15. Paul Baer & Clive L Spash, 2008. "Cost-Benefit Analysis of Climate Change: Stern Revisited," Socio-Economics and the Environment in Discussion (SEED) Working Paper Series 2008-07, CSIRO Sustainable Ecosystems.
    16. Erickson, Gary M., 2014. "Advertising, economic development, and global warming," Economic Modelling, Elsevier, vol. 41(C), pages 119-123.
    17. Koichi Yamaura & Shin Sakaue & Toyoaki Washida, 2017. "An assessment of global warming and biodiversity: CGE EMEDA analyses," Environmental Economics and Policy Studies, Springer;Society for Environmental Economics and Policy Studies - SEEPS, vol. 19(2), pages 405-426, April.
    18. Obernhofer, Ulrich & Rennings, Klaus & Sahin, Bedia, 2006. "The impacts of the European Emissions Trading Scheme on competitiveness and employment in Europe: A literature review," ZEW Expertises, ZEW - Leibniz Centre for European Economic Research, number 111466, March.
    19. Jonghyun Yoo & Robert Mendelsohn, 2018. "Sensitivity Of Mitigation To The Optimal Global Temperature: An Experiment With Dice," Climate Change Economics (CCE), World Scientific Publishing Co. Pte. Ltd., vol. 9(02), pages 1-8, May.
    20. Bickel, Peter & Schmid, Stephan & Friedrich, Rainer, 2005. "Environmental Costs," Research in Transportation Economics, Elsevier, vol. 14(1), pages 185-209, January.

    More about this item

    Keywords

    Environmental Economics and Policy;

    NEP fields

    This paper has been announced in the following NEP Reports:

    Statistics

    Access and download statistics

    Corrections

    All material on this site has been provided by the respective publishers and authors. You can help correct errors and omissions. When requesting a correction, please mention this item's handle: RePEc:ags:aare09:47615. See general information about how to correct material in RePEc.

    For technical questions regarding this item, or to correct its authors, title, abstract, bibliographic or download information, contact: . General contact details of provider: https://edirc.repec.org/data/aaresea.html .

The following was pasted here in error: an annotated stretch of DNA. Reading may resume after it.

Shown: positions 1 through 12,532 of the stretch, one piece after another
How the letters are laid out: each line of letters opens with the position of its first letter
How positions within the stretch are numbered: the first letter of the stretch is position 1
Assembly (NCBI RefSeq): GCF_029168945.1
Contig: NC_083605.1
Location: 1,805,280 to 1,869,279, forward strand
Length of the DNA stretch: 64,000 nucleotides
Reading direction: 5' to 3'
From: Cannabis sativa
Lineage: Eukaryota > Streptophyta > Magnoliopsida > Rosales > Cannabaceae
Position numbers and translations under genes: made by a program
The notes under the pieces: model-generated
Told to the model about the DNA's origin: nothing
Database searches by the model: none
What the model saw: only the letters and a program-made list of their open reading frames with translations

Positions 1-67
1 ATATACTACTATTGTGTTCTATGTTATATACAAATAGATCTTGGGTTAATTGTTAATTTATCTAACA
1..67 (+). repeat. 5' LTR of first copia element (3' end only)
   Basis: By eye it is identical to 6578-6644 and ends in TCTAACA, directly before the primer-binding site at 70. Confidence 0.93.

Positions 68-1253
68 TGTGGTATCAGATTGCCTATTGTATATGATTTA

If you have authored this item and are not yet registered with RePEc, we encourage you to do it here. This allows to link your profile to this item. It also allows you to accept potential citations to this item that we are uncertain about.

    If CitEc recognized a bibliographic reference but did not link an item in RePEc to it, you can help with this form .

    If you know of missing items citing this one, you can help us creating those links by adding the relevant references in the same way as above, for each refering item. If you are a registered author of this item, you may also want to check the "citations" tab in your RePEc Author Service profile, as there may be some citations waiting for confirmation.

    For technical questions regarding this item, or to correct its authors, title, abstract, bibliographic or download information, contact: AgEcon Search (email available below). General contact details of provider: https://edirc.repec.org/data/aaresea.html .

    Please note that corrections may take a couple of weeks to filter through the various RePEc services.

    IDEAS is a RePEc service hosted by the Research Division of the Federal Reserve Bank of St. Louis . RePEc uses bibliographic data supplied by the respective publishers.